In the mass market sector, Target exited Canada in 2015 at a loss of $5.4 billion, citing supply chain problems and other issues. At that time, the chain had 133 doors. That opened the door for expansion of Walmart, which recently expanded its “cool” brand to attract younger shoppers.
“They’ve been collaborating with smaller brands and growing them via their online store —it is definitely more interesting,” says one observer.
The main competitors in prestige include The Bay and Holt Renfrew. The latter closed smaller doors to concentrate on its high-volume doors—the retailer currently has seven stores in four Canadian provinces. Its flagship in Toronto stocks premium brands like La Mer in dedicated spaces.
What those who retreated didn’t do, and what Sephora has done well, is understanding Canadian consumers. Assuming Canadian tastes mirror that of the U.S. is not always on target.
“Retailers don’t do their homework. They come here with some sort of edited assortment that just doesn’t resonate,” says one Canadian beauty expert.
That’s where Sephora has cracked the market. Its playbook includes building recognition in major markets and using online sales metrics to find areas to expand. Also, the retailer is applauded for its beauty advisors and a merchandise assortment some estimate is 60% to 70% exclusive to Sephora in the country. The average Sephora houses more than 350 brands.
“Sephora is a great partner—they understand the Canadian cosmetics marketplace and choose brands that they believe have the best chance of thriving” says Alexandra Zanella Founder/CEO Beauty Revolution, a consulting company that helps brands enter the market. “Canadian consumers want newness—they are tired of seeing the same cosmetic brands in every Canadian retailer. Sephora seems to get that based on their assortments that are often created by Kendo, a brand incubator and also part of the LVMH Family.”
Sephora also stands out for its beauty only focus versus the drug chains that are destinations for healthcare, and beauty is sometimes an add-on sale, she says.
Sephora entered Canada in 2004 and grew steadily to its current portfolio. The 100th unit opened last November in Manitoba. “Our mission has always been to make our unrivaled in-store beauty retail experience accessible to clients from coast to coast, and this is something we’ll continue to strive for as we expand our presence in the Canadian market even further,” said Thomas Haupt, General Manager of Sephora Canada at the opening of the 4,155-square-foot store.
One of its splashiest debuts to date was the reveal of a 4,175-square-foot flagship in the Toronto Union Station in 2022, the first store inside a major Canadian transit hub. “The transit hub has been a huge success and they also try pop-ups occasionally,” says Zanella.
At the store opening in Union Station, Haupt told Retail Insider that expansion and getting a physical presentation in more communities across Canada has been the “number one focus.”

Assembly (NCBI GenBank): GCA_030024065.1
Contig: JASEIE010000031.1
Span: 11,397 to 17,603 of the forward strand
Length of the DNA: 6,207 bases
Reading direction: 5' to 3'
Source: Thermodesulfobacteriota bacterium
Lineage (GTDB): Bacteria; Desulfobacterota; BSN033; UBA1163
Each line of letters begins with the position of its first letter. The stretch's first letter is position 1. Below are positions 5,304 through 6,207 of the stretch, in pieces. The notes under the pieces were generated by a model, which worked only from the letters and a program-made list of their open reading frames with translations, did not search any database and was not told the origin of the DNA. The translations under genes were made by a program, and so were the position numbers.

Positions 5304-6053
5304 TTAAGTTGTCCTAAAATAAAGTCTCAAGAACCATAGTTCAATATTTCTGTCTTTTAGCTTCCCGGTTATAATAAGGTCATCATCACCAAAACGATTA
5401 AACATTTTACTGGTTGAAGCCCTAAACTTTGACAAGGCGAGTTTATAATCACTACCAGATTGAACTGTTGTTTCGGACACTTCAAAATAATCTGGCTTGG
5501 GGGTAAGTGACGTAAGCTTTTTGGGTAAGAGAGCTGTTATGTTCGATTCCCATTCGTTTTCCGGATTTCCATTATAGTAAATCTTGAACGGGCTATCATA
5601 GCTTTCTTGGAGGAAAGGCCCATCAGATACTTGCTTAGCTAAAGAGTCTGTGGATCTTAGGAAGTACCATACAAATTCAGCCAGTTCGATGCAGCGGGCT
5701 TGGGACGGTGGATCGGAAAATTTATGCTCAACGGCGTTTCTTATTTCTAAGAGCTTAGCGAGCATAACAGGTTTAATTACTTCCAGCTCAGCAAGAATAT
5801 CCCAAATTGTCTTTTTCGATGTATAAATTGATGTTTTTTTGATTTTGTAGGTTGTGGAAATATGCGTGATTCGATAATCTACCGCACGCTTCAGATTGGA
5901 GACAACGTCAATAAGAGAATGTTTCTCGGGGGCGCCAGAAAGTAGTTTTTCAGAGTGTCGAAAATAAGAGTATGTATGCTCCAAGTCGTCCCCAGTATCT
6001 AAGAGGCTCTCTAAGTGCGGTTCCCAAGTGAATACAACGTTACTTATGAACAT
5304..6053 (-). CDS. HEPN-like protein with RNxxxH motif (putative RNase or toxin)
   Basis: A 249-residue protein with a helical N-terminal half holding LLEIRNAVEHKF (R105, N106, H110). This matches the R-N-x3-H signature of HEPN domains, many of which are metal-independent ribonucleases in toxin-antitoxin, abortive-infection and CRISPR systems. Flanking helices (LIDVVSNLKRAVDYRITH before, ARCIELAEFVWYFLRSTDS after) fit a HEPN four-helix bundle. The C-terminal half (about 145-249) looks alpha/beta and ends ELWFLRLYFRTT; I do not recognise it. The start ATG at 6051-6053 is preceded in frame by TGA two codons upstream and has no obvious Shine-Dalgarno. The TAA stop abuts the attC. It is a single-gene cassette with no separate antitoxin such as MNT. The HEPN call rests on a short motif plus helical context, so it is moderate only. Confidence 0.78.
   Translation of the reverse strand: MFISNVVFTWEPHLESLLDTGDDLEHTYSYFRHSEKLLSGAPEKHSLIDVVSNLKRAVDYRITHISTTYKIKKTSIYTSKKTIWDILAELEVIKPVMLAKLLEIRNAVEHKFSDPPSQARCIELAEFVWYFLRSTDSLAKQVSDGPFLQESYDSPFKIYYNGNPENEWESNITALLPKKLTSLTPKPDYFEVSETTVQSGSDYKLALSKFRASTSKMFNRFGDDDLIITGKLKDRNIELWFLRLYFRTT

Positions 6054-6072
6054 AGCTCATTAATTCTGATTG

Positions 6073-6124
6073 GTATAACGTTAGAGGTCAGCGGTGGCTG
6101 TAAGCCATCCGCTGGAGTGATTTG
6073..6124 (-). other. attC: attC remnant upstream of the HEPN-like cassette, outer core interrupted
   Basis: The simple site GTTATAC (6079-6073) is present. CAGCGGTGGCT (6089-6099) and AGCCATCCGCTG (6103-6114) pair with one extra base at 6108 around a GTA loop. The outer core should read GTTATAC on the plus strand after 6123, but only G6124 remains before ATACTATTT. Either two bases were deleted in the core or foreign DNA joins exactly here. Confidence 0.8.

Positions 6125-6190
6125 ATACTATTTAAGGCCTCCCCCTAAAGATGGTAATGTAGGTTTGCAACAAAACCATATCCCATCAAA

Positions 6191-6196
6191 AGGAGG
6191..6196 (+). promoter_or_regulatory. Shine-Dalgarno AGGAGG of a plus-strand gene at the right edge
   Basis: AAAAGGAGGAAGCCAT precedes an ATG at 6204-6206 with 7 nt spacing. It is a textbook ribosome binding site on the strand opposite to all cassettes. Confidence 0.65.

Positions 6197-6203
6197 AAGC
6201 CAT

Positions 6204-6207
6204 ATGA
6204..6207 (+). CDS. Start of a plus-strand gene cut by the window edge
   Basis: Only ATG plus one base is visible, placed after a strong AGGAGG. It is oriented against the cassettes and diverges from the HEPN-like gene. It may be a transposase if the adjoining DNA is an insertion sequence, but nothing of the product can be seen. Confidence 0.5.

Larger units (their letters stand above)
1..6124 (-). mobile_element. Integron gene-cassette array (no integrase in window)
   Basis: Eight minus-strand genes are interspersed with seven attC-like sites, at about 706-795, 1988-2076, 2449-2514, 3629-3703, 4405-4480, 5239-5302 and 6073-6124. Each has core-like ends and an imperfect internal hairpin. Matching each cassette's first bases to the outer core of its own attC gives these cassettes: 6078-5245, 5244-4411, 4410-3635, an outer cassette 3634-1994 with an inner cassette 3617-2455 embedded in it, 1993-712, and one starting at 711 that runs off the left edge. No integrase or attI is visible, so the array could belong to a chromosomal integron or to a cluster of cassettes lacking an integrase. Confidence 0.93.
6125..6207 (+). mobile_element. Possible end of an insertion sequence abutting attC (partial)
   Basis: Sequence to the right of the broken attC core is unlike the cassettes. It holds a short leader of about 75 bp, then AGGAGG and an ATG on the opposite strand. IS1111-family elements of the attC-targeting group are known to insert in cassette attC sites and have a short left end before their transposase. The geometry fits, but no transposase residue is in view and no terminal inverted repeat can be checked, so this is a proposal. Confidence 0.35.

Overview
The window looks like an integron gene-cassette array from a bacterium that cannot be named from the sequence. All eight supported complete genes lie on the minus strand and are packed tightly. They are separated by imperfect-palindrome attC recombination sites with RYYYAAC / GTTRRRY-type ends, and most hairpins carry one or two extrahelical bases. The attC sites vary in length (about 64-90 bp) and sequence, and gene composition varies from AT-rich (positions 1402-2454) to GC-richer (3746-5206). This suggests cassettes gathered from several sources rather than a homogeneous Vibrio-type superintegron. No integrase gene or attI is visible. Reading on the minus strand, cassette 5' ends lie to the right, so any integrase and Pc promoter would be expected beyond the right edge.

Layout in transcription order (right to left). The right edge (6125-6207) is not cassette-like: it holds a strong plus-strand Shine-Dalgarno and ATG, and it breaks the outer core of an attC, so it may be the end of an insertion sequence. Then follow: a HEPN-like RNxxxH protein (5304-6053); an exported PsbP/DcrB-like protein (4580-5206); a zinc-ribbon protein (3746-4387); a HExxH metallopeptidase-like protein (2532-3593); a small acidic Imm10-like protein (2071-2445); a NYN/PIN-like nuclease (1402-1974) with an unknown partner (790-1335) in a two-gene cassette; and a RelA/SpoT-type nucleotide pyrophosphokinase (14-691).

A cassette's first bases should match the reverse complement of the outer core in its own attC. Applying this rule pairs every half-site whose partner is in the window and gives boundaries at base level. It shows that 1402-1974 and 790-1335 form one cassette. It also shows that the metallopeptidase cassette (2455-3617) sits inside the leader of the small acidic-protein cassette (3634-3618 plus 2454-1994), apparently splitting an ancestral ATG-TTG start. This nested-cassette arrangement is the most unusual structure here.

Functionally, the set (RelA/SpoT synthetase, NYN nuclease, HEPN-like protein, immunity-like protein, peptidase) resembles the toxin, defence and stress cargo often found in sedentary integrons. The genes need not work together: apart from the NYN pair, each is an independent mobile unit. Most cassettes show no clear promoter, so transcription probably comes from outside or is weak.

He added the retailer learned a lot during the pandemic through its online sales to pinpoint where customers live to help map out future openings. Building upon its strength in major cities like Toronto, Vancouver, and Montreal, Sephora is now backfilling in regional shopping centers and strip centers. Haupt told the publication Sephora plans to open at least 15 new stores annually over the next few years.
In addition to new store activity, Sephora also accelerated its efforts in Buy Online Pickup in Store (BOPIS), same-day delivery, and its online offering.
The growth opportunities now are to fill in markets across Canada’s vast landscape, suggests Zanella. To do so, the retailer will use different store sizes, including smaller 2,500-square-foot to 3,000-square-foot concepts. Other stores in Canada are between 5,000 square feet to 10,000 square feet. Many of the new stores will serve populations in the 100,000 and 300,000 range.
Sephora has added many new brands in the past year, including Glossier and Paula’s Choice. “Our customers have been asking for Paula’s Choice in Canada for a long time,” said Jane Nugent, Sephora Canada’s Senior Vice President Merchandising in a release.
Brands that thrive understand the differences in preferences across the country.
There are some nuances in what sells across Sephora stores, says Sophia Drozdowska, Director of Marketing at Velour Beauty. The brand is sold at Sephora in Canada. “Lash styles do differ, but more between states and provinces versus the U.S and Canada,” she says.
“Sephora is a great partner to us, and we’ve been with them for years. We work closely with them on our assortment, new product ideas, and understanding our customers.” Velour is merchandised in Sephora Canada on The Next Big Thing and Beauty On the Fly sections.
Those familiar with Canada say the timing is right for growth of American brands in Sephora. “If ever there was a good time it is now,” says Zanella, noting that thanks to MoCRA [the Modernization Regulation Act], regulations required for selling in Canada will be more in sync with the U.S.